Their bosses think it is money, but employees want – no, crave – appreciation.

And appreciation costs nothing to their employers.

Taraci Motivation compiled a list that compared what employees said they really wanted and what their employers thought they wanted.

For instance,

  1. Employees ranked appreciation as what they say they wanted most from an employer, but their bosses thought they would rank it 8 out of ten.
  2. Employers thought good wages would be what their workers said came first, but employees say it was only fifth on their list.
  3. It gets worse – feeling “in” on things was ranked second by employees but employers thought their employees would rank it dead last – at tenth.

This says two things.

How out of touch employers and employees are with each other’s wants and needs which is actually alarming if you think about it.

And secondly, but more important, the awesome power of appreciation as an affordable motivator that never goes out of style.

Appreciation as the first thing that employees want is nothing new –similar studies confirmed it as long as two decades ago.

So if you want to motivate an employee – or for that matter, anyone in your life – express appreciation in person, in writing or in deed.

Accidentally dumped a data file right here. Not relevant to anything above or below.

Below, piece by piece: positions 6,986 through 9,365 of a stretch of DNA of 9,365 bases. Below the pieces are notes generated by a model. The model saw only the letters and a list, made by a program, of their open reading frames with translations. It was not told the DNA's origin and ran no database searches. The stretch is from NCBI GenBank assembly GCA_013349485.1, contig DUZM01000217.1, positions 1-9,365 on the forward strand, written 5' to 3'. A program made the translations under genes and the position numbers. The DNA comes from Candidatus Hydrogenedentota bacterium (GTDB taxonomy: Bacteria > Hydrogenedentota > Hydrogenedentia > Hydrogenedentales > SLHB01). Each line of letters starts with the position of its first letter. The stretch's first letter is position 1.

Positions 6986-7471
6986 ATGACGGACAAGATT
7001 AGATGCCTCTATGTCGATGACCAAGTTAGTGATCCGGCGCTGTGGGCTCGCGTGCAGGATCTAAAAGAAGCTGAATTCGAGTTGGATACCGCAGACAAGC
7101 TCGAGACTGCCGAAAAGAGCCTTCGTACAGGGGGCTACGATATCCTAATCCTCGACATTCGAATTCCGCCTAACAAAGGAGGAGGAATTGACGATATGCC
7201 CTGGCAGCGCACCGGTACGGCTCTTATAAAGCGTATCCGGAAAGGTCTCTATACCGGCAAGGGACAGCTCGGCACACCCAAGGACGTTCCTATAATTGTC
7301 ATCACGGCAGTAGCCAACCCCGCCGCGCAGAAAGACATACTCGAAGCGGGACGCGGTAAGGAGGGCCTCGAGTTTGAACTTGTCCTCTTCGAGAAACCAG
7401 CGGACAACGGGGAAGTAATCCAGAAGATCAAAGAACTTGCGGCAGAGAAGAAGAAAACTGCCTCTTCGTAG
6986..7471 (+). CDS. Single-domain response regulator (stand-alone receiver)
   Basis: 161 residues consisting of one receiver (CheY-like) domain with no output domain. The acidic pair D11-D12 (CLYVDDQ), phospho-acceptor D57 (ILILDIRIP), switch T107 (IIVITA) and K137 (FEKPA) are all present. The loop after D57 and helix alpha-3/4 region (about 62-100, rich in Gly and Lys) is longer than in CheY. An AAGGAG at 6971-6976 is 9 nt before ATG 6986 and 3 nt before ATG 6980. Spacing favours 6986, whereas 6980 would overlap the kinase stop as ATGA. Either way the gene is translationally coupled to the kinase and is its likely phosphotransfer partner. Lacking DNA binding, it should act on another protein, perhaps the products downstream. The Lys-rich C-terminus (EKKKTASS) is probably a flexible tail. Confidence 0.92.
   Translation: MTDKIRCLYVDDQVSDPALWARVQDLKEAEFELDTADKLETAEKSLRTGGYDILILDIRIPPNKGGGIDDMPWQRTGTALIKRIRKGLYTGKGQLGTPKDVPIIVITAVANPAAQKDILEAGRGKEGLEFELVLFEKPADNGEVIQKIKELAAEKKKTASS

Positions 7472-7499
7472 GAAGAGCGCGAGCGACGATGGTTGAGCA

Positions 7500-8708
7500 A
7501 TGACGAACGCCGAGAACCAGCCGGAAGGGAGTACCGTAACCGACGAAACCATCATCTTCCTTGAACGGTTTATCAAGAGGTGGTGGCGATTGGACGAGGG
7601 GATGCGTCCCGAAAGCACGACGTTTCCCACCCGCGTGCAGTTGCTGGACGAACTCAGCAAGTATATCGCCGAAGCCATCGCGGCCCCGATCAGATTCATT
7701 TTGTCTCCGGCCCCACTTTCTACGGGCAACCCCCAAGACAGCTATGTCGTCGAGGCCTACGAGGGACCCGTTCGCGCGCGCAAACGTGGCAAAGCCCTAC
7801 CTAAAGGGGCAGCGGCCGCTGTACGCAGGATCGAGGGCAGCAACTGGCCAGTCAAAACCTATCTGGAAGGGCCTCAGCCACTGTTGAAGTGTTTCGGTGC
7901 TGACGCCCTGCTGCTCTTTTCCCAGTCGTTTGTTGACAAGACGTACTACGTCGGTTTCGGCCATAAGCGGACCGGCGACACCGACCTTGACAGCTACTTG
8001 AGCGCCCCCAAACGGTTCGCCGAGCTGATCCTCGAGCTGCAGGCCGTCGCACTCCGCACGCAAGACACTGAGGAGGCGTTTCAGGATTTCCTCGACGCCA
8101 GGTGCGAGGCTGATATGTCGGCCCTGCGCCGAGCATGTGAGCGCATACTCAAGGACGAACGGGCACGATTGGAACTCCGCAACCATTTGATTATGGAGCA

Voltaire said,

“Appreciation is a wonderful thing.  It makes what is excellent in others belong to us as well”.

Or as someone once said,  “If you don’t show appreciation to those who deserve it, they’ll learn to stop doing the things you appreciate”.

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  • @Chuck Johnston Well put, Chuck

  • I think most employers probably know these things… BEFORE they become employers.  Then they forget what it was like on the other side of the desk.

The Best Thanksgiving Ever

If you want to guarantee the best Thanksgiving holiday you have ever had, here is a surefire way.

Often the football games, children, families catching up understandably affect the spirit of a holiday whose reason for being is the expression of gratitude.

So, try this as you sit down and dig into the turkey and all the goodies.

You be the one to get everyone’s attention just before the meal begins and say something like this to the person(s) who prepared the meal looking them directly in the eye.

“I want to express to you how much we appreciate the time and love that you put into this meal.  All of us at this table are thankful that you made all of this happen so that we might be together today.”

There are two key elements.

You taking the lead.

And you expressing gratitude for the group.

Don’t be surprised to see teary eyes and a wonderful human relations appetizer for dinner.

It’s also a great teaching lesson to children gathered at the table.

Try it and report back in comments.

And have a very Happy Thanksgiving.